As a child, I had a pretty wild imagination that was nurtured by parents who’d find me regularly sneaking off to the aisles of storybooks at supermarkets by the time I was 3 years old and was able to recognise letters and short phrases. This had, somehow, gotten me into a lot of trouble over the next few years, with one memorable experience of walking to a convenience store 30 minutes away by foot, unattended by any adult at the tender age of 8 in search for “an adventure”. (I still cringe at how rightfully aggrieved my mother was at my actions almost two decades later.)

Cynical as I can be, I’m also an escapist, through and through. Sometimes there’s nothing better than being able to easily run away to other realities with the flip of a page or the way you get lost in a video game and how music and movies are like integral parts of your being. I constantly look for the next great escape when life gets a little too difficult to deal with, and usually, I have a pretty good grip on my own self-control. A few hours at most and I’ll be recharged enough to handle the rest of the day’s responsibilities.

But every now and then, it’s a lot harder to pry myself away from the books and the movies and TV shows, and that’s when it becomes a case of having too much of a good thing.

Perhaps you’re even procrastinating right now (like I’ve been doing so since beginning this article an hour ago), and that’s fine. That’s kind of okay, but that’s far from great, and that’s what happens when you’re stuck in the rut of escapism with virtual worlds for company while your like starts to deteriorate, bit by bit around you. Your productivity begins to hit a new low, you can’t be bothered to deal with social relationships and the only reason you’re still at work is because you kind of need a roof over your head and food in your stomach.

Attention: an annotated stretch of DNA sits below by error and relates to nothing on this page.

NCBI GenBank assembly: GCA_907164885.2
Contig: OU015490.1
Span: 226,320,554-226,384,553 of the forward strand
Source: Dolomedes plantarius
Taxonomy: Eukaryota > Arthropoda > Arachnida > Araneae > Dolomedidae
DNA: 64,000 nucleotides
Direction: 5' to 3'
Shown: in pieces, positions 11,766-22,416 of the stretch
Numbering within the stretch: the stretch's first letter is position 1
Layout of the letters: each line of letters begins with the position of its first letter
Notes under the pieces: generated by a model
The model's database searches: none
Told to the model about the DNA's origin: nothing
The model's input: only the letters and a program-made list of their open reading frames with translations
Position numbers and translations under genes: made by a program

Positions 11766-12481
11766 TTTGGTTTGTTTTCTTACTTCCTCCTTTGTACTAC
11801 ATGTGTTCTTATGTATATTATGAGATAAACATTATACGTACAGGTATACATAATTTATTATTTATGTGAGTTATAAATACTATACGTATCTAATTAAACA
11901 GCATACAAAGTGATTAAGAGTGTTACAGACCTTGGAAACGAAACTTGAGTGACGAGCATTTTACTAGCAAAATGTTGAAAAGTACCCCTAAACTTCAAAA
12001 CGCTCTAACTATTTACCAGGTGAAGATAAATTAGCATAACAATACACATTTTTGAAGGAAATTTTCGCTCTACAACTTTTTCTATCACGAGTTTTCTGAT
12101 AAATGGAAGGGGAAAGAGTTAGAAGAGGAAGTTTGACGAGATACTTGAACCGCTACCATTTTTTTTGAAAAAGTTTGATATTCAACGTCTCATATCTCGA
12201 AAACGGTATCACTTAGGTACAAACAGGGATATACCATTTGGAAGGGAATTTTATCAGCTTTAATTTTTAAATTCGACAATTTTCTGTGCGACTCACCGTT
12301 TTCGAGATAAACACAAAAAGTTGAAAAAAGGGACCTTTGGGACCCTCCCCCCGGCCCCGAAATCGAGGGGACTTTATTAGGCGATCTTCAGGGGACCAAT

Trust me, I’ve been there. Seasoned escapist, right here.

The thing that one needs to understand about escapism is that it is not inherently bad; it stimulates the mind and you need a well-deserved break every so often from your responsibilities, but it’s almost too easy to allow it to consume your thoughts on a twenty-four-seven basis, just because it’s that good. And when that happens, it’s less of a break and more of just outright avoiding life itself.

It’s a scarily efficient defense mechanism because it’s so subtle; everyone likes entertainment of some form, right? What’s so wrong about indulging in a book after midnight sometimes? Why should you judge me for my impressive library of movies and Korean dramas? But entertainment is a lucrative industry that thrives on the idea that people just can’t deal with life and would rather see other people living fictional lives in order to stop thinking about their own for a period of time.

But honestly, it’s all a moot point because escapism is a temporary retreat that will eventually be interrupted by the fact that you’ll have to deal with your problems and responsibilities, whether it’s as simple as a homework that’s due tomorrow or some deeply rooted issue that’s been bothering you for a while. Because running away is always going to be easier than standing still in the face of your struggles, but there’s only so much land you can cover before you find your way back at the root of your problem.

And I won’t say it’s easy, because it may not be. It certainly isn’t for me, every time I find myself backing off into a corner instead of confronting the issues head on. But what matters is the fact that I’ve kept trying to come back, and that’s the thing we need to remember. That it is a trial, and through trials we grow and we become a better person, and sometimes life can even seem sweeter than any other reality we could choose to run away to.